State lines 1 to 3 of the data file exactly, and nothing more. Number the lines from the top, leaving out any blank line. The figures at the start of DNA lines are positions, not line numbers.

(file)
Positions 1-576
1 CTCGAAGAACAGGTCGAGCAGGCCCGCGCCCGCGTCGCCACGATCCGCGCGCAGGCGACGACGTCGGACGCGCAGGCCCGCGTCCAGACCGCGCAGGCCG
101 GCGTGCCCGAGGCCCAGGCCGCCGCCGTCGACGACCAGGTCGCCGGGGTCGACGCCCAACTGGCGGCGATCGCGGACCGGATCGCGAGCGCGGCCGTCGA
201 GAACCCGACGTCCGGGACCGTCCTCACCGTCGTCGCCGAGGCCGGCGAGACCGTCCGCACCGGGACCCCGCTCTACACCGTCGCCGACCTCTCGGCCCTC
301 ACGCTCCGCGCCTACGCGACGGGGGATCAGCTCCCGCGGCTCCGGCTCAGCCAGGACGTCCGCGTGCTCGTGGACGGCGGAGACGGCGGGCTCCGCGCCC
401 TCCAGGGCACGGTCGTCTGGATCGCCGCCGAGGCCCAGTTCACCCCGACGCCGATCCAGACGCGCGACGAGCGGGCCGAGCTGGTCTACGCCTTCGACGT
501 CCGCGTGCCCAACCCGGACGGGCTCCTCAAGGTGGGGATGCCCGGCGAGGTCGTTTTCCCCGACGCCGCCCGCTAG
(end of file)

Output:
Positions 1-576
1 CTCGAAGAACAGGTCGAGCAGGCCCGCGCCCGCGTCGCCACGATCCGCGCGCAGGCGACGACGTCGGACGCGCAGGCCCGCGTCCAGACCGCGCAGGCCG
101 GCGTGCCCGAGGCCCAGGCCGCCGCCGTCGACGACCAGGTCGCCGGGGTCGACGCCCAACTGGCGGCGATCGCGGACCGGATCGCGAGCGCGGCCGTCGA